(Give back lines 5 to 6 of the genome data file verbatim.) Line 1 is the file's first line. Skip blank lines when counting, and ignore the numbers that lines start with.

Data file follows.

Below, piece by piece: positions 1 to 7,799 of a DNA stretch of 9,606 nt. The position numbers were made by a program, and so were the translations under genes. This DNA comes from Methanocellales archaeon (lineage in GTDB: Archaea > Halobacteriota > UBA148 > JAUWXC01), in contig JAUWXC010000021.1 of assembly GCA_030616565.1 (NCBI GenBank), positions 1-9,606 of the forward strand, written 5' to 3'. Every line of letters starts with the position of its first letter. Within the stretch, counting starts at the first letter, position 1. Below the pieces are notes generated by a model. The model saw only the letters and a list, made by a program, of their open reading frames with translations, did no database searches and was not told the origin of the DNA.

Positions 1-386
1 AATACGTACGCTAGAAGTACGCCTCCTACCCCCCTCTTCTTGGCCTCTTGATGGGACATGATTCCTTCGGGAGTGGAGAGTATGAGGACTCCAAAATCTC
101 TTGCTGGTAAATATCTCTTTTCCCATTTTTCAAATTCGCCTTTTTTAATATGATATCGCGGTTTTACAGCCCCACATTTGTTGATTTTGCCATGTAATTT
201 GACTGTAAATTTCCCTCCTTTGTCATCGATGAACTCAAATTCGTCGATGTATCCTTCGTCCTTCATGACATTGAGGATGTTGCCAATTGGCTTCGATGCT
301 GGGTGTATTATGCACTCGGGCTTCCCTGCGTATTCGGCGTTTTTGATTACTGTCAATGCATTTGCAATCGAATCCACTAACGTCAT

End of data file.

201 GACTGTAAATTTCCCTCCTTTGTCATCGATGAACTCAAATTCGTCGATGTATCCTTCGTCCTTCATGACATTGAGGATGTTGCCAATTGGCTTCGATGCT
301 GGGTGTATTATGCACTCGGGCTTCCCTGCGTATTCGGCGTTTTTGATTACTGTCAATGCATTTGCAATCGAATCCACTAACGTCAT